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Q&A with Jerry Walters – why the AML clock is ticking for letting agents

With property fraud on the rise and an ever-increasing number of transactions taking place in the lettings sector, having strict anti-money laundering (AML) processes and protections in place has become more important than ever as the private rented sector continues to grow in size.

In this Q&A, the EAT & LAT team speak to Jerry Walters - managing director of FCS Compliance and a man who has over 30 years in financial fraud and crime enforcement including a quarter of a century of work for the City of London and Thames Valley Police - about why letting agents need to act fast to become AML-compliant and the potential consequences for those who don’t play by the rules.

In a few weeks’ time (June 10), lettings agents must register with HMRC to be fully anti-money laundering compliant - can you tell us more about this?


JW: Under the terms of the EU’s Fifth Money Laundering Directive which came into force in January 2020, there is now a legal obligation for every letting agency business that lets property valued at 10,000 euros per month or its equivalent currency – currently £8,600 a month - to register with HMRC for anti-money laundering (AML). This applies to both residential and commercial agents.

Due to Covid, the deadline for registration was pushed back to June 10 2021, which means that anyone who should, but doesn’t, register by then is committing a criminal act.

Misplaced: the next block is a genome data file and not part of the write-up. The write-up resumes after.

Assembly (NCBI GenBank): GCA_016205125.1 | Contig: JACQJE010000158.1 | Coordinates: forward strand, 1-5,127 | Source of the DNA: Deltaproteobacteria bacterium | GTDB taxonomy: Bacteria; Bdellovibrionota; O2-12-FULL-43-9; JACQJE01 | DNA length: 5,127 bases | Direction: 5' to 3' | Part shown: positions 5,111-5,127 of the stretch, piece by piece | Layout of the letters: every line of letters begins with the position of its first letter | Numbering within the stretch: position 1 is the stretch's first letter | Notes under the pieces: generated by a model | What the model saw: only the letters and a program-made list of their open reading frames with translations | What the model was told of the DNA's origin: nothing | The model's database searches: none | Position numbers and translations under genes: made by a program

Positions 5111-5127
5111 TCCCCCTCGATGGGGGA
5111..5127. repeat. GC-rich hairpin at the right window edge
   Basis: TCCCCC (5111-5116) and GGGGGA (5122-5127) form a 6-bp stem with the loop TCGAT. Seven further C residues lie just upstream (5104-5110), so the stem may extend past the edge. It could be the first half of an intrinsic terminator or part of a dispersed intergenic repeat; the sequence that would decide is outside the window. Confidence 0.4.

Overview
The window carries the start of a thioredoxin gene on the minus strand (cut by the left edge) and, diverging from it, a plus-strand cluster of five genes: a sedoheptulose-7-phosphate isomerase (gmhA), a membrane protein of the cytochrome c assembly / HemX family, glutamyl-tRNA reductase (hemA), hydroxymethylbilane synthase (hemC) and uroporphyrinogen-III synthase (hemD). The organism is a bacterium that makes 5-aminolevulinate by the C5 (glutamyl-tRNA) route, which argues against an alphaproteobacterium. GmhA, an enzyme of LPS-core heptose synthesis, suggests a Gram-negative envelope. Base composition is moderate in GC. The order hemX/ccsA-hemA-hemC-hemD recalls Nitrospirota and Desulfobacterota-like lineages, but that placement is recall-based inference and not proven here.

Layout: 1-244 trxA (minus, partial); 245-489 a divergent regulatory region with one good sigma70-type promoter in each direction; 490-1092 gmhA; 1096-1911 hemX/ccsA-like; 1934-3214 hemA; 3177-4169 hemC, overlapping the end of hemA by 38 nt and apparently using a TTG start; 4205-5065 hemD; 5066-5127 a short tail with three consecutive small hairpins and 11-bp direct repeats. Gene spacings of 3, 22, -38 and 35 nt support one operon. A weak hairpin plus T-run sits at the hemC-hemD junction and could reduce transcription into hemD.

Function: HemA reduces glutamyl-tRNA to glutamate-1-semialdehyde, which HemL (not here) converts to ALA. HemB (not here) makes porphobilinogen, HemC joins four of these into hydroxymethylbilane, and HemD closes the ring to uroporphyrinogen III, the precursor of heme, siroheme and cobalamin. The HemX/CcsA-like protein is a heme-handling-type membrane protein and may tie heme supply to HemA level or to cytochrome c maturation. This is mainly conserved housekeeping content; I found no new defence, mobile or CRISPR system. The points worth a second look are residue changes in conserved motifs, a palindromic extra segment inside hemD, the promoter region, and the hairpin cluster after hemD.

Do we know roughly how many agents are not already compliant?

JW: It is difficult at this stage to say exactly how many agents are not compliant. The numbers should become a little clearer after June 10.

HMRC do, in fact, publish a list of all businesses registered for AML Supervision and they have estimated that there are about 100 across the country that fall within the scope of the legislation. It will be interesting to see down the line how many of the 100 have complied.

What is the Fifth Money Laundering Directive and how does it work?

JW: Over the last few years, the EU has regularly passed legislation known as EU AML Directives. All EU countries are required to sign up to the directives and are given a two-year period in which to translate them into domestic legislation.

The Fifth Directive was passed in 2018, and on 10 January 2020 it became UK law. Of course, the UK is no longer a member of the EU, but this doesn’t mean that existing directives will be overturned. Far from it.

While we may not know for certain what will happen in the future, it seems likely that the UK will continue to stay in line with any new AML legislation that the EU passes.